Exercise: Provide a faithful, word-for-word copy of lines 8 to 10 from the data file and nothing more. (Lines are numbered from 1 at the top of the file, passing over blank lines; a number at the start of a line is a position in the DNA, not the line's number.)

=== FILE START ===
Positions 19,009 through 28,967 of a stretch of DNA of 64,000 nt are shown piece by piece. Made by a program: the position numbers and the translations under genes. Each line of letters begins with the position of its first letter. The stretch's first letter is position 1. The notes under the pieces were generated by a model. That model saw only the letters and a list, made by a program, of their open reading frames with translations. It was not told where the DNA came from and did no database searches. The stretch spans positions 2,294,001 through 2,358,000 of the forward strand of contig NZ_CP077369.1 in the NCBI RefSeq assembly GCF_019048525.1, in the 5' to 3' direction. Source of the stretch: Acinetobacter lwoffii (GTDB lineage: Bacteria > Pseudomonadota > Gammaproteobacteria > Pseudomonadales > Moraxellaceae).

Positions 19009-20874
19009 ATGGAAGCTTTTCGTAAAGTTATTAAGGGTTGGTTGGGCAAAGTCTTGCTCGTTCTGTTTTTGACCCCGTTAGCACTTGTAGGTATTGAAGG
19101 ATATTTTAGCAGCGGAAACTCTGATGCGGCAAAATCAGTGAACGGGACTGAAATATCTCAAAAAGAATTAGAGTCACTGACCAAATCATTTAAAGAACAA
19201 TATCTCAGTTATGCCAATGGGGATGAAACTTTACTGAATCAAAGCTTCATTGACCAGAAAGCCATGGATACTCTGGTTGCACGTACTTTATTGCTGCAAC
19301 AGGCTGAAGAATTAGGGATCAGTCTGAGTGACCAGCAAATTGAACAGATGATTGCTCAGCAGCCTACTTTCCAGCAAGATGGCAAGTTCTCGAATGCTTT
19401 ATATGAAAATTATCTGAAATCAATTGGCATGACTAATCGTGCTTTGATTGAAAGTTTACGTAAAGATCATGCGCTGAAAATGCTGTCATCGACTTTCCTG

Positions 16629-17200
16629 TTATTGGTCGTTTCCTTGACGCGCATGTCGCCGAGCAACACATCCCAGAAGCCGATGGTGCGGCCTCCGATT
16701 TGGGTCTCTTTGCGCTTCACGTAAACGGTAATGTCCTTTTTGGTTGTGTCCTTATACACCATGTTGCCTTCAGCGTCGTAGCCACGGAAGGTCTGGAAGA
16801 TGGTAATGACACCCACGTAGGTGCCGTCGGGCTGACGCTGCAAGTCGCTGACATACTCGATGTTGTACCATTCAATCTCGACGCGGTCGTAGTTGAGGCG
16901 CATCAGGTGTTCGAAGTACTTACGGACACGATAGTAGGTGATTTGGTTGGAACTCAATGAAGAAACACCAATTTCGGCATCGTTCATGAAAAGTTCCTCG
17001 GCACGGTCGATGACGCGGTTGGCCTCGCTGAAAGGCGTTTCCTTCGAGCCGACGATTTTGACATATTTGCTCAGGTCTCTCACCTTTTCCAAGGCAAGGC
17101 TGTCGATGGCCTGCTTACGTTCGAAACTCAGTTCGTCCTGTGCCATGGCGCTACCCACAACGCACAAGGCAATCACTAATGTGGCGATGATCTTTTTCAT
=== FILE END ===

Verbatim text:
Positions 16629-17200
16629 TTATTGGTCGTTTCCTTGACGCGCATGTCGCCGAGCAACACATCCCAGAAGCCGATGGTGCGGCCTCCGATT
16701 TGGGTCTCTTTGCGCTTCACGTAAACGGTAATGTCCTTTTTGGTTGTGTCCTTATACACCATGTTGCCTTCAGCGTCGTAGCCACGGAAGGTCTGGAAGA